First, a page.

April 5, 2021

4 ways construction teams can work more remotely

Contractors can’t work from home, but they can benefit from technology that supports remote collaboration and safer distancing to address COVID-19 and other threats.

For example, in recent months, government agencies across the country have launched virtual video inspection programs to minimize stalls in building inspection and permitting processes. In the concrete sector, some ready-mix producers have introduced touchless e-ticketing, thereby eliminating close contact between drivers delivering concrete and the contractors receiving it.

Here’s a look at four technology solutions that can help your team members stay more separated but still connected:

1. Videoconferencing. Applications such as Zoom and Skype have become popular tools for “face-to-face” virtual communication during the pandemic. Many companies, construction included, have gone a step further and implemented more broad-based business-oriented team collaboration platforms, including Slack and Microsoft Teams. These platforms bypass lengthy email chains and create a digital workspace to communicate and share files.

2. The cloud. It’s been around for a while but storing and sharing documents online — popularly known as “the cloud” — has been particularly useful of late. Data storage services, such as Dropbox and Google Drive, give project team members immediate and anywhere access to documents such as bids, contracts, specifications, drawings and plans.

Meanwhile, cloud-based project management solutions and mobile apps allow project managers to assign and monitor work without having to meet in person with workers. Team members can also share critical job information in real time. For example, users equipped with mobile devices can submit and respond to requests for information, review product specifications and current drawing sets, and share punch list items with up-to-the-minute open or closed statuses.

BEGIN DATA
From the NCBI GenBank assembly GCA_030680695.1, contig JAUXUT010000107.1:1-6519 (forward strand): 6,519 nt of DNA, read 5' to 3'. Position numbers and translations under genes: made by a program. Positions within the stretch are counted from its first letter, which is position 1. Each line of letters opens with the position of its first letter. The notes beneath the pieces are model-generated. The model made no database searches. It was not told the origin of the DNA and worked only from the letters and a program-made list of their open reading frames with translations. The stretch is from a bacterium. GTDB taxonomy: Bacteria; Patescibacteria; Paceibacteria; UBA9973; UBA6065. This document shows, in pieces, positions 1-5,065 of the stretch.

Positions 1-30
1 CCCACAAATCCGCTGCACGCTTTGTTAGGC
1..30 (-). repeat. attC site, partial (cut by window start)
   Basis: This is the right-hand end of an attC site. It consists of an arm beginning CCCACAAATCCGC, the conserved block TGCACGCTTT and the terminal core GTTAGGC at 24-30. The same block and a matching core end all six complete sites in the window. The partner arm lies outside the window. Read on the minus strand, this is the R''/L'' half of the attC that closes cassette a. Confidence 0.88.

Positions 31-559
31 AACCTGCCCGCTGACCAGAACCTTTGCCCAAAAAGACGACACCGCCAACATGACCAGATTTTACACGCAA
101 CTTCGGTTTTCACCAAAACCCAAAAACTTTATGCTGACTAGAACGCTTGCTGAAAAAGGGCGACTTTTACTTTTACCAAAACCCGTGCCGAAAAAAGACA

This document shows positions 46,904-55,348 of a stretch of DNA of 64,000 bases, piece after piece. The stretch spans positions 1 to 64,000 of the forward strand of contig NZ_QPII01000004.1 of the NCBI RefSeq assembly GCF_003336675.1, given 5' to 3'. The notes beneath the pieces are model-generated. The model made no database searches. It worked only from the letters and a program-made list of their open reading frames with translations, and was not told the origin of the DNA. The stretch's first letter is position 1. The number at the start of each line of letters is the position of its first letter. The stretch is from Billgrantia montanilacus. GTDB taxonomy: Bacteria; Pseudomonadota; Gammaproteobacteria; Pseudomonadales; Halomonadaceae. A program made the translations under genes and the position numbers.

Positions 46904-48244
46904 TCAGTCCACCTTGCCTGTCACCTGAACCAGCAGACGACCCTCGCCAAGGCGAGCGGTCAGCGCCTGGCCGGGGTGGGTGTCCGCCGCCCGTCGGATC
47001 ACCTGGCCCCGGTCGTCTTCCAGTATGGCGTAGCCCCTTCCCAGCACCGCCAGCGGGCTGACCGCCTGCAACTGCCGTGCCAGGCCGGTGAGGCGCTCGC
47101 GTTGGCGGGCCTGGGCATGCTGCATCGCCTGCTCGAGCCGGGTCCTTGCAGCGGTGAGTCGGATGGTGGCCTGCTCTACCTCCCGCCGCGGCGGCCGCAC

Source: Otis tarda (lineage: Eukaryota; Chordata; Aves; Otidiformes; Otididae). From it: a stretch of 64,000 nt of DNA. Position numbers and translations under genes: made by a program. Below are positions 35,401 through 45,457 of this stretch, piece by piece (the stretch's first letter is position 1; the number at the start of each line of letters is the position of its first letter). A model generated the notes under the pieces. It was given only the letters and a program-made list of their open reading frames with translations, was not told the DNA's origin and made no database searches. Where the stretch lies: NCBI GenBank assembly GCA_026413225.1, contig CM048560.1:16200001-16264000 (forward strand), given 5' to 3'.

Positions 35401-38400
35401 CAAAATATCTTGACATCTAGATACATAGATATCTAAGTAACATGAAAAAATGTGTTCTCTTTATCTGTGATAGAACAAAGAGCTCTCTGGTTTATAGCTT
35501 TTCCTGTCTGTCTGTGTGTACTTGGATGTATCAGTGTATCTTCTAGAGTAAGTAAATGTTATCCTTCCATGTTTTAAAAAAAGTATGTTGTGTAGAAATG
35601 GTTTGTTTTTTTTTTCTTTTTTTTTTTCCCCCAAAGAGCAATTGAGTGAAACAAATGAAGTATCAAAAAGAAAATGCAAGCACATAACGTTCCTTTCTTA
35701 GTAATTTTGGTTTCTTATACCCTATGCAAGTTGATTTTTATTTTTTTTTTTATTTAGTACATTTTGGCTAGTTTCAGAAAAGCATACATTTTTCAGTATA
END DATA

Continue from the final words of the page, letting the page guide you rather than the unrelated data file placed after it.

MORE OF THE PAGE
3. Wearable technology. Cameras or sensors attached to hard hats, vests, belts, lanyards and even work boots can help increase safety while keeping team members virtually connected. Wearable tech can use global positioning systems and timestamps to track worker movements and equipment usage.

It can also enable geofencing, which sets up virtual borders and sends out alerts when workers enter restricted or unsafe zones. Recently, wearable tech has been used to detect close interactions and warn workers when they’re getting too close to each other.

4. Construction cameras/drones. The right jobsite cameras can provide virtual walkthroughs and monitoring, lessening the need for actual site visits and close contact. These include 360-degree webcams, as well as cameras feeding data to building information modeling software.

And, of course, there are the drones. Cameras mounted on these high-flying devices can enable remote inspection from remarkable angles and altitudes. Contractors are even pairing drones with artificial intelligence software that uses image recognition and classification algorithms to flag safety hazards and unsafe behavior.

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